On the contrary, according to a compensatory modality, the unconscious tries to correct this vision of Jung’s paternal by a dream on 12th December , 1913. The author dreams of descending into a cavity-cavern and of discovering a young blond man ‘s head wounded corpse floating in a deep watercourse . First a gigantic black beetle emerges from the deep water , and then, from a further depth, a just born red sun. Dazzled by its light, Jung tries to replace the stone on the cavity opening, but it spills out blood rivers (ib: 206-207). The Zurich psychoanalyst brings this dream back to the drama of death and renewal that characterizes the hero and the sun myth . He will attribute the blood rivers , already dreamed of before, to a precognition of the First World War imminent outbreak . This interpretation of archetypal-synchronic nature, even in its precognitive implications, should not be questioned. However the Swiss author does avoid any reference to his personal inner story. Instead the same dream can be analyzed on the basis of the underlying assumption of the Jungian concept of synchronicity which implies a correspondence between inner events and external events. According to this interpretation the wound that the young corpse has on his head could also symbolize the sense of castration experienced by Jung in his relationship with Freud. The dream also seems to propose that, going deep, and so not keeping to the surface of the castration experience, he could first meet the enormous black scarab, a primitive repetitive archetypal paternal image, then an infinite state of light, of unconscious awareness: the ‘midnight’ red sun, which is rising. The sun is a paternal symbol. So it can be understood that Jung ‘s deep unconscious indicated an interior journey towards the solar paternal archetypal value rediscovery in his emotions deep water . The author, frightened of being dazzled by so much light, immediately tries to put ‘a stone on it’, even if at the price of being overwhelmed by an enormous hemorrhage of forces in this conflict. After blocking the light of the solar paternal awareness , however, Jung will also ‘put a stone on’ that indicates the relationship with the Anima -woman with whom he is involved in an overwhelming passion at that time of his life, that is Sabina Spielrein .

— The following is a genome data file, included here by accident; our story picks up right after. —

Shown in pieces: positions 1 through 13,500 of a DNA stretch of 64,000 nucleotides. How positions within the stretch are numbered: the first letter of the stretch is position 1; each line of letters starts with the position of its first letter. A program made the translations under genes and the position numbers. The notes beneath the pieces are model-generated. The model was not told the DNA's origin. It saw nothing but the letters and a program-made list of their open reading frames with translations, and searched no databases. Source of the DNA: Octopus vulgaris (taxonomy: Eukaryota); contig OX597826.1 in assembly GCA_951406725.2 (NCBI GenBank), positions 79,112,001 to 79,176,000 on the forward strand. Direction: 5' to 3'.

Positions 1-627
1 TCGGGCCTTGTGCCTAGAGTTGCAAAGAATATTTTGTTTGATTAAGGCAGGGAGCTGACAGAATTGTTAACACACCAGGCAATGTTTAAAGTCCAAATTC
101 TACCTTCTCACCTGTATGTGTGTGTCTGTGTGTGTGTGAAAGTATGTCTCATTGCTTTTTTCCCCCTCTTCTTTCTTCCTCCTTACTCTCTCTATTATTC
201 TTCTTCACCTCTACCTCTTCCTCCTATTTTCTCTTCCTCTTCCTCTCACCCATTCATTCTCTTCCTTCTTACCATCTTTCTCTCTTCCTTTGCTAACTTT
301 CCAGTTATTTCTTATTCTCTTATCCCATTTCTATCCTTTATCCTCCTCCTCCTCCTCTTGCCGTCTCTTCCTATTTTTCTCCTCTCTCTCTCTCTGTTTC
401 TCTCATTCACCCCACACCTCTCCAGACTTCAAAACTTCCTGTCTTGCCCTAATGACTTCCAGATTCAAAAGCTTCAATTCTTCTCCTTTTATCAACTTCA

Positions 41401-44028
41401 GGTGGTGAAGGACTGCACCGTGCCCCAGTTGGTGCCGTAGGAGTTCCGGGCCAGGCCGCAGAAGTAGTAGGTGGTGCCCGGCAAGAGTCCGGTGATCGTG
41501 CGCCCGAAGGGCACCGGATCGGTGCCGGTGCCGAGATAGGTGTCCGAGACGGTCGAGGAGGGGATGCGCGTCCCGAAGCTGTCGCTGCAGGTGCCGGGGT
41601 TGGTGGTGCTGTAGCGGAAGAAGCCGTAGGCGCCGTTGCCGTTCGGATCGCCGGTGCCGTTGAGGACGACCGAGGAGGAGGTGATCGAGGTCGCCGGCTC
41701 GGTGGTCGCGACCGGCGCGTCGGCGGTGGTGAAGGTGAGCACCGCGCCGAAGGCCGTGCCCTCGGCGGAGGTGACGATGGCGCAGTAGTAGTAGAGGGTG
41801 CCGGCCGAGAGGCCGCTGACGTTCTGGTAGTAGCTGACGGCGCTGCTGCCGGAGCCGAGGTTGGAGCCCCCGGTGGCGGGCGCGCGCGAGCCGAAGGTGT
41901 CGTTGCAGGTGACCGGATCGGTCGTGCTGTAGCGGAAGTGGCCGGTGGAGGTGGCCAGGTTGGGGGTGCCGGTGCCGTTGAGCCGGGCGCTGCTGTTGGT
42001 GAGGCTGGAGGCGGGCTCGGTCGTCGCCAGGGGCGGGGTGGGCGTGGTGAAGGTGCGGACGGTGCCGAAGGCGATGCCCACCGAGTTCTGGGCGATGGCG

In fact, in the dream of December 18th , 1913, made a few days later, he, together with others, must kill Siegfried, who, on a cart made of dead bones, descends at a crazy speed down a steep slope. Jung really kills Siegfried. Devoured by remorse and guilt, overwhelmed by the fear that the crime can be discovered, he runs away. A shower of rain sweeps away every trace of the corpse. ‘A voice says to him:’ If you do not understand the dream, you must shoot yourself ‘. (Ibid: 206-208). In his memoirs, Jung specifies that in the bedside table drawer he had a loaded revolver, and in that circumstance he began to frighten. The author interprets Siegfried’s figure as the ego’s unconscious ideal underlying his conscious attitude, he attributes the responsibility of it to a female figure and draws the conclusion that this ideal had to be killed because it no longer suited him. In this way, Jung reveals, completely unintentionally, one of the most serious dangers inherent in the use of analytical interpretive tools, either Active Imagination dreams or characters. That is to say dealing with images as inner world autonomous personifications , but totally detached from any relationship with concrete life concomitant context. One of the fundamental elements of symbolic reading is thus scotomized (eliminated) : reality. The risk is ending up in self-deceptive explanations which, leaving the inner characters prey to their only concrete and not functional definition, produce a sort of psychological materialism. Another danger is inherent in the self-interpretation of dreams, which may be untrue, but determined by the unconscious ego needs of each of us. In fact, it is to be considered that Jung absolutely scotomizes some details of his life when he interprets this legendary figure. He does not speak clearly of his very intense contemporary relationship with Sabina Spielrein. He does not mention the following facts. Siegfried’s father’s name was Sigmund (like Freud). Sabina’s greatest desire was to have a child from him and to give him the name Siegfried. This child, in Spielrein’s aspirations, would fill the gap between her Jewish nature and his Arian one. Finally, in Spielrein’s mind, Siegfried could also be ‘one of their symbolic creatures originating from the union of his teachings [of Jung] with those of Freud’ (Carotenuto, 1980: 16 -17). This last event, however, would have subverted Jung’s Oedipal relationship balance as it would have meant no longer supplanting his father, but becoming himself a father in ‘sitting on his right’. Forgive the somewhat daring analogy!